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Discussion in 'CNC Mills/Routers' started by JasonW, Aug 24, 2015.
My attempt at planning out my own CNC router
JasonW published a new build:
Read more about this build...
Not bad Jason.
There are some typos on page 9.
Also, I would remove all personal references as if you were presenting this to higher ups, fellow team leaders, and/or your team of engineers. This is normally the case in industry (not so much when it's your team)
When your at the point of having developed a Gantt chart everyone involved knows what the equipment is used for and why the specific design was chosen (which will be modified throughout the timeline!). With that in mind, before you start you may want to have a short premise slide or statement to set this tone for your presentation. This may include a brief description of cnc, what work the equipment is needed for or capable of, and why the specific design was chosen (budget constraints, size, ease of operation, ease of repair, cost to benefit analysis told you so...etc).
You may want to incorporate a few "refresher" pages or diagrams into the presentation showing where you have been along the line and where your headed. This tends to keep more of your audiences attention. It makes it easier to follow along without getting lost. I've learned that this technique comes in handy with longer project presentations and to groups that may not understand some of the details of a project.
Just some ideas. Welcome to the forums.
I think that your Gantt chart looks good and even though it looks good I think the chart is missing something but I am not an engineer so I really could not put my finger on it. Perhaps adding more on topic specific details for each segment would provide a clearer path into the understanding of what the pictures represent. If you are presenting the Gantt chart to engineers perhaps gear it towards the terminology that an engineer would understand. Sorry that I am not much help.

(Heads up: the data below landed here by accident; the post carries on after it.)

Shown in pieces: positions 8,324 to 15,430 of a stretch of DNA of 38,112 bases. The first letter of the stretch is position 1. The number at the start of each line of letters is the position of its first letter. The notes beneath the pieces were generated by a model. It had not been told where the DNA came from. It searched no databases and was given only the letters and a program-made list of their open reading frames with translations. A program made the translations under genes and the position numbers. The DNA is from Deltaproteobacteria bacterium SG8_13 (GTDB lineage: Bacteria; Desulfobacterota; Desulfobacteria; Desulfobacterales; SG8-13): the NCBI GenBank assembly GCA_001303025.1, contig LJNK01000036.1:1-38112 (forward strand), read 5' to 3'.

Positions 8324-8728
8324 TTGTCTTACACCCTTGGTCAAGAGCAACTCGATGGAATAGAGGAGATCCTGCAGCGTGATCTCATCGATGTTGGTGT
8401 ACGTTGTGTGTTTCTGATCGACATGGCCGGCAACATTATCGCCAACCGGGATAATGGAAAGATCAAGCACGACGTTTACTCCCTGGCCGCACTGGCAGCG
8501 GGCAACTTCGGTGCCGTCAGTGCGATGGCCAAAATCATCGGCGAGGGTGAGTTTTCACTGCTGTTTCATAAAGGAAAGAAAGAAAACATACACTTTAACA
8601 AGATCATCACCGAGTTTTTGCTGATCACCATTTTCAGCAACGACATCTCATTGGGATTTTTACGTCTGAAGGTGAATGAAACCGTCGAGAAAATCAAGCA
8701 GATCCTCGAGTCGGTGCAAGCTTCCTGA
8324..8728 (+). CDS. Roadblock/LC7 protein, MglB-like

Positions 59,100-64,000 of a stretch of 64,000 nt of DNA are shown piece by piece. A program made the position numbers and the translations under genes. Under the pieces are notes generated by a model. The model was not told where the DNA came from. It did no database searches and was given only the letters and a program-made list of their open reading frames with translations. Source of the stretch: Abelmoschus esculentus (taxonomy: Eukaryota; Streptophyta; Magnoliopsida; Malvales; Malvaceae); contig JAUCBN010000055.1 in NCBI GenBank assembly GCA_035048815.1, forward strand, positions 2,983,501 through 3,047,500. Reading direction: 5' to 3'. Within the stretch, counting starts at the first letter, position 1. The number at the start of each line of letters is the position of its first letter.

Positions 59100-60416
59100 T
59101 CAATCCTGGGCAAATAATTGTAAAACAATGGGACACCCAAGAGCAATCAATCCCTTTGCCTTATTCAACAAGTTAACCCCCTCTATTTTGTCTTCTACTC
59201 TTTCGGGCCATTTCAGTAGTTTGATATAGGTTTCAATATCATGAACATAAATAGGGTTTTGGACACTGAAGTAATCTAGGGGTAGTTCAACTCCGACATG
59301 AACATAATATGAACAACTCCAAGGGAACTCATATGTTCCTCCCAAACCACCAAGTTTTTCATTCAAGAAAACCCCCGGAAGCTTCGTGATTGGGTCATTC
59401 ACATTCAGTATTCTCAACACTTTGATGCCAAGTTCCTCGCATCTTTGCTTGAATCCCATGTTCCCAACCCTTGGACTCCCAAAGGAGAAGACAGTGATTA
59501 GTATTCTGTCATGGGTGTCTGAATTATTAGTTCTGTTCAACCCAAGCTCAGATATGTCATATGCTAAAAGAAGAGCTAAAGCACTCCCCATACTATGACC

Best of Luck to you and I hope to see the pictures of your machine build soon.
Very good to start with Jason, Joe has made some valid points, if you will be presenting your work as part of your MSC, otherwise if its just for openbuilds, then what you are doing is fine.
Thank you all for your input. I have edited the PowerPoint from the input received. I should also mention that this is an online class and I will not actually be presenting this live. The instructor has asked that we put in the notes portion, what we would say as if we were presenting this live. I will keep you updated on my build (after the class is over)...LOL
Well I got an A on my project and class is almost over. Now onto the build. Does anyone have any input on using a belt versus acme screw? Also what about using two motors to drive in that direction? From some reading I have done, I see that you have to make one of the motors a alave to the other one?
Lead screw is the rotational translation to linear motion driven by a screw using a stepping motor to turn the screw. Lead screw has the potential to have high resolution but can exhibit backlash in many places in the mechanism, especially through temperature change. Roller chain is the translation of motor rotation to linear motion by means of turning a sprocket or drive pulley on a roller chain or timing belt. The roller chain or timing belt is always in tension, so backlash through this specific mechanism is minimal to none. Since there is extremely little to no backlash, microstepping will enhance the resolution and meet or exceed the effective resolution of the lead screw. Roller chain or timing belt also allows the motor to use low RPM which increases the torque at any given speed as compared to the lead screw.